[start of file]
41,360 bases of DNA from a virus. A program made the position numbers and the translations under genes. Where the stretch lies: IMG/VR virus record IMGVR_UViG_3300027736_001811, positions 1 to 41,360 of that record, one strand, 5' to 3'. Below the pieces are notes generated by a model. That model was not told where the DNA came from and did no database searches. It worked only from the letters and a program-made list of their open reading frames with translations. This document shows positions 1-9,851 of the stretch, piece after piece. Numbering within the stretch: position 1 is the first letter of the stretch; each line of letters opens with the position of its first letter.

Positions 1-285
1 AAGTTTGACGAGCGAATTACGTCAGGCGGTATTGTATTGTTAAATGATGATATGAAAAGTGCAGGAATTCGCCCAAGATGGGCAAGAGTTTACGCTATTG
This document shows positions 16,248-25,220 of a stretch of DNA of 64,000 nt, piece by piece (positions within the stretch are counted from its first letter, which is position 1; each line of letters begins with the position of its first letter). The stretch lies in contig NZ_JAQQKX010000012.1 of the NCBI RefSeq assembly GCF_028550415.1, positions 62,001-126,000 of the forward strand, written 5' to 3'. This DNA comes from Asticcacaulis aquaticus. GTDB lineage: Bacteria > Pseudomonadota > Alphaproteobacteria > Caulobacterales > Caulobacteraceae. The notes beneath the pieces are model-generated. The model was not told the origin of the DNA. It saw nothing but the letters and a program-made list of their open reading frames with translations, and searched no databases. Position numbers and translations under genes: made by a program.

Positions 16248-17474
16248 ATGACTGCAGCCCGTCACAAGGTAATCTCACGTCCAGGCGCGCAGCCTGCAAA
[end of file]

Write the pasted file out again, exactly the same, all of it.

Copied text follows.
41,360 bases of DNA from a virus. A program made the position numbers and the translations under genes. Where the stretch lies: IMG/VR virus record IMGVR_UViG_3300027736_001811, positions 1 to 41,360 of that record, one strand, 5' to 3'. Below the pieces are notes generated by a model. That model was not told where the DNA came from and did no database searches. It worked only from the letters and a program-made list of their open reading frames with translations. This document shows positions 1-9,851 of the stretch, piece after piece. Numbering within the stretch: position 1 is the first letter of the stretch; each line of letters opens with the position of its first letter.

Positions 1-285
1 AAGTTTGACGAGCGAATTACGTCAGGCGGTATTGTATTGTTAAATGATGATATGAAAAGTGCAGGAATTCGCCCAAGATGGGCAAGAGTTTACGCTATTG
This document shows positions 16,248-25,220 of a stretch of DNA of 64,000 nt, piece by piece (positions within the stretch are counted from its first letter, which is position 1; each line of letters begins with the position of its first letter). The stretch lies in contig NZ_JAQQKX010000012.1 of the NCBI RefSeq assembly GCF_028550415.1, positions 62,001-126,000 of the forward strand, written 5' to 3'. This DNA comes from Asticcacaulis aquaticus. GTDB lineage: Bacteria > Pseudomonadota > Alphaproteobacteria > Caulobacterales > Caulobacteraceae. The notes beneath the pieces are model-generated. The model was not told the origin of the DNA. It saw nothing but the letters and a program-made list of their open reading frames with translations, and searched no databases. Position numbers and translations under genes: made by a program.

Positions 16248-17474
16248 ATGACTGCAGCCCGTCACAAGGTAATCTCACGTCCAGGCGCGCAGCCTGCAAA